Geothermal Heating – The Future of Home Heating

Geothermal heating is really starting to catch on with the makers of appliances to heat homes, offices, and even water. People are beginning to see that the planet cannot sustain itself if we do not find ways to do the things we want without taking things away from it. Environmentally friendly heat sources will help to save the planet for future generations.

In the past people thought very little of what their habits, desires, and needs, were doing to the planet around them. They cut down trees so that they could heat their homes so quickly that the depleted some species of trees. The created problems with the air because there were no longer enough trees and plants to filter the air and make it good for us.

People started to dig huge tunnels under the ground so they could get the coal out of the ground. Coal miming was a dangerous activity, but people used coal to power the steam engines that pulled the trains. They also used the coal to heat their homes and businesses. More and more coal was required as the earth became populated with more and more people. The mining of this coal created huge caverns in the earth that would occasionally collapse in on them. Sometimes during the collapse the cavern would cause death to one or more of the people that were digging the coal out.

Geothermal heating requires nothing to be removed from the earth. The way that the heat is extracted is safe and there is not a danger of anyone being killed or injured by the activity of using this source of natural occurring heat.

That is the deal altogether. Geothermal heating is a natural occurring process that no one has to do anything to create. People have just discovered easier ways of harnessing this natural heat and applying it to the interiors of their homes.

The human race has begun to appreciate their planet and that is why in the future almost every building will be heated and cooled by using the power of the naturally occurring heat from beneath the surface of the earth. This heat happens in cold climates and it happens in warm climates as well. The type of soil that is in the area where you live does make a difference in the way the pipes are installed that extract the heat, but …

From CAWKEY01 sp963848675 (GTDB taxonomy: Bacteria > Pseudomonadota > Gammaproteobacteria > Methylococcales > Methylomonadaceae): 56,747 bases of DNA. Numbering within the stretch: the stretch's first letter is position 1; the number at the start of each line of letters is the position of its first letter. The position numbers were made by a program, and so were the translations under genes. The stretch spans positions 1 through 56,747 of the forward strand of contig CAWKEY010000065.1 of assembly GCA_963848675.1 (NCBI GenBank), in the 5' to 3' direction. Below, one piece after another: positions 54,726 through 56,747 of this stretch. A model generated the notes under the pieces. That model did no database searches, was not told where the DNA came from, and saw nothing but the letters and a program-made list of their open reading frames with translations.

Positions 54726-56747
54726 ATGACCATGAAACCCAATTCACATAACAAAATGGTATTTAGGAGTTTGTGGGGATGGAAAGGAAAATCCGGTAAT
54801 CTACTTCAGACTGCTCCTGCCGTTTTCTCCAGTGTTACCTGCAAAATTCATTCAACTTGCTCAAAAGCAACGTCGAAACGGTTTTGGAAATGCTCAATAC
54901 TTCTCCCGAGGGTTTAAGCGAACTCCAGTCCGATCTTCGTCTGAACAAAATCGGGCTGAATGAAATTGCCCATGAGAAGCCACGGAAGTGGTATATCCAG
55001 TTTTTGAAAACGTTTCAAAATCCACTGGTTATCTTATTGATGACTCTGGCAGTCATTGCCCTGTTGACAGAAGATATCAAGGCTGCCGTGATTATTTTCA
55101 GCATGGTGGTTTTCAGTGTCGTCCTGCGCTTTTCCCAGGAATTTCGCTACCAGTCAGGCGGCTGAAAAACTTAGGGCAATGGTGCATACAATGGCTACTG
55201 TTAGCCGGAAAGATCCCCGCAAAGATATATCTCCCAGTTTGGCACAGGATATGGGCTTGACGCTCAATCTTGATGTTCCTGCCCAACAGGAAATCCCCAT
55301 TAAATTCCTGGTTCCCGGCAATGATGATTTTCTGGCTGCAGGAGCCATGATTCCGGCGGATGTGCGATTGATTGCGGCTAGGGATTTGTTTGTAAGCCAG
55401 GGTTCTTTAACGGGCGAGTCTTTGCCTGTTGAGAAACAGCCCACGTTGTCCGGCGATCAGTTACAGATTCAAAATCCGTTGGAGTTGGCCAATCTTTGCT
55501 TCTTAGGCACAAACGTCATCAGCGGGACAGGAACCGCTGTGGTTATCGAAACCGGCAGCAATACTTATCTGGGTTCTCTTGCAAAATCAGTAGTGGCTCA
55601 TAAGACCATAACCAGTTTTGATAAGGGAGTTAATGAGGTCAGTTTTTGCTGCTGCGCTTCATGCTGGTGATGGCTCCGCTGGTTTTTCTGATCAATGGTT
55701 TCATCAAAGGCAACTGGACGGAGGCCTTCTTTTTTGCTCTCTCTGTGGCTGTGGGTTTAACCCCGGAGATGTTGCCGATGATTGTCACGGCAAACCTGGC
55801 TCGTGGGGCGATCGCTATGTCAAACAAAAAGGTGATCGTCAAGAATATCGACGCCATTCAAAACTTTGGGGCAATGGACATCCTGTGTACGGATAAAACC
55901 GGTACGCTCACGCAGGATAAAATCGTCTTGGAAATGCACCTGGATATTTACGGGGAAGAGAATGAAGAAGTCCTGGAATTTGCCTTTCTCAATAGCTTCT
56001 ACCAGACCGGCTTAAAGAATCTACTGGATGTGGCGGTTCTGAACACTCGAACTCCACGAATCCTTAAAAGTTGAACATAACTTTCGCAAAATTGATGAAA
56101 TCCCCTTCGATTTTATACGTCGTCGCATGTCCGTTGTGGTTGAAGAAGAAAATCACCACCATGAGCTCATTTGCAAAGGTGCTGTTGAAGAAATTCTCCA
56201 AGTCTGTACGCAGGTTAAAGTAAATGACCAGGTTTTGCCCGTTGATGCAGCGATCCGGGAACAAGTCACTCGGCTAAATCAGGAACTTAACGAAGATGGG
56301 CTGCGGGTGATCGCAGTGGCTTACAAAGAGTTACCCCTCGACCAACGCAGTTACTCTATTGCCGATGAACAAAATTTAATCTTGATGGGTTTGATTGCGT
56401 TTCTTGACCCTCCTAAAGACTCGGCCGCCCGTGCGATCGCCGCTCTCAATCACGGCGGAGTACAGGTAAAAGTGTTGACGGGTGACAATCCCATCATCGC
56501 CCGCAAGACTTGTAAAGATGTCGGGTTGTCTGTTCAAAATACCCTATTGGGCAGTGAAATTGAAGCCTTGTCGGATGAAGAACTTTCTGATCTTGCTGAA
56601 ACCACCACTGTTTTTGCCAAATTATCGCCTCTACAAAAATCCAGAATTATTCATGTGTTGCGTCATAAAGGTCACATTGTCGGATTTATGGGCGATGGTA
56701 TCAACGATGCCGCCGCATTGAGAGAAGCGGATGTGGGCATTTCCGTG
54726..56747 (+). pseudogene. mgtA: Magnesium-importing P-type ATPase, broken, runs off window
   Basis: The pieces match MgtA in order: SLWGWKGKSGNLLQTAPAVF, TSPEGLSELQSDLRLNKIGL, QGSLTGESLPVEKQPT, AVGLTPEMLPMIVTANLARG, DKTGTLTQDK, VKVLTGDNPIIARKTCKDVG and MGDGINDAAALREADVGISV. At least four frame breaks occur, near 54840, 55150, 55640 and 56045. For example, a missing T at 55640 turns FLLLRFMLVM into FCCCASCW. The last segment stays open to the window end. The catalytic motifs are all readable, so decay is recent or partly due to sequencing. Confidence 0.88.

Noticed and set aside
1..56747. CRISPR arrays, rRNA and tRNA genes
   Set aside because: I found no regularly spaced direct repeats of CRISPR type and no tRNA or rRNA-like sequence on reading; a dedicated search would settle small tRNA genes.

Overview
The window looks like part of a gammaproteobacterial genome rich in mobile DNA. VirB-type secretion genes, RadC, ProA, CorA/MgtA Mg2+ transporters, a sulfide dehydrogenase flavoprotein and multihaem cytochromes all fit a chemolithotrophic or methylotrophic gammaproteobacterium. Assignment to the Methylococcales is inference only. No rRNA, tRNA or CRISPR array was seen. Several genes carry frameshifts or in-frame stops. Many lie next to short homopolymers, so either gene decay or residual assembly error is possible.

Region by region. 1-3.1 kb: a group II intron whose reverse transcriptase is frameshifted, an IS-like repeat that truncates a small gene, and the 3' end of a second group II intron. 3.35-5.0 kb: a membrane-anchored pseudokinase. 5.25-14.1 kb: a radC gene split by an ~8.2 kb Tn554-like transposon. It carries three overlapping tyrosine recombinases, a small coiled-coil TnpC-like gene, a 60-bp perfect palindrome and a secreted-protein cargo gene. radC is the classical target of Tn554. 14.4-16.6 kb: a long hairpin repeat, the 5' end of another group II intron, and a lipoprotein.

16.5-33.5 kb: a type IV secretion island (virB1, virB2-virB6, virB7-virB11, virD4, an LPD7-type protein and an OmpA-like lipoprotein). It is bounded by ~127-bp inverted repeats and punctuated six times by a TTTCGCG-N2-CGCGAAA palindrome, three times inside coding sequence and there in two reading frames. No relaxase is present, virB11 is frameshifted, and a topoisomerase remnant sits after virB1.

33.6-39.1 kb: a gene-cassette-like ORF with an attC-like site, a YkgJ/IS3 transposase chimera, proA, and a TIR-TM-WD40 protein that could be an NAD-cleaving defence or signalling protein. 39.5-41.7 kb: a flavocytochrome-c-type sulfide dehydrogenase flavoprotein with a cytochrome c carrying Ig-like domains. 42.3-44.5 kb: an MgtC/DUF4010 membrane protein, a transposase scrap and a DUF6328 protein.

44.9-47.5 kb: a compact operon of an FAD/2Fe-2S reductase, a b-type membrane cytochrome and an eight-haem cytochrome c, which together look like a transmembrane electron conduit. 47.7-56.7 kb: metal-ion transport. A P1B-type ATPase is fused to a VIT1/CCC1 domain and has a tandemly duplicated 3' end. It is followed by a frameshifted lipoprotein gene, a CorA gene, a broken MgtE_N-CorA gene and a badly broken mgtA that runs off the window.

Geothermal Energy – The Other Renewable Energy

When it comes to renewable energy, wind and solar are the media darlings. Every time I hear renewable energy mentioned on TV or radio, it’s always wind and solar. If geothermal is mentioned, it’s an afterthought, and said almost under the announcer’s breath. Why? Given the immense importance of the United States’ (and the world’s) energy future, this is not the time to complacent. The stakes are too high as global warming looms large over our collective heads and the era of easily-accessible fossil fuels winds down. Our transition away from hydrocarbons to renewable energy is way too critical for any of us not to be informed about all available viable options.

Why you ask? Because informed and motivated citizens equates to political action which in turn starts the flow of money for development. We are all influenced by the media and public opinion. This is especially true of politicians. Why do you think they spend so much money doing polling. It is their way of determining what we, the public, want from them. We should also be wanting geothermal energy.

Solar and wind are viable alternatives but they have their detractions. So does geothermal. But given the facts, geothermal, at the very least, deserves equal billing. Actually, the US is already the world’s largest producer of electricity from geothermal. A fact that few, outside of the geothermal industry, know. According to the Geothermal Energy Association, “geothermal power makes up a total of 3.15 gigawatts (GW) of installed capacity in the United States, its largest producer, and more than 10 GW worldwide.” So, while geothermal gets fewer headlines and media attention it actually supplies more mega-watt hours of electricity than either wind or solar.

Geothermal power plants provide what is known as base load power i.e., they produce power at a constant rate, just like coal-fired, natural gas, hydroelectricity or nuclear power plants. Wind and solar energy are generally considered intermittent power sources. That doesn’t mean that wind and solar are unimportant, we need all three – four if you add in hydropower. Geothermal resources are not available everywhere, at least not for power plants. Home geothermal heat exchangers are used almost anywhere.

Fortunately, in the US, geothermal development is, albeit quietly, on the rise. According to the Geothermal Energy Association, “geothermal power projects grew 46 percent last year. That’s up from about 30 percent growth in 2008.” …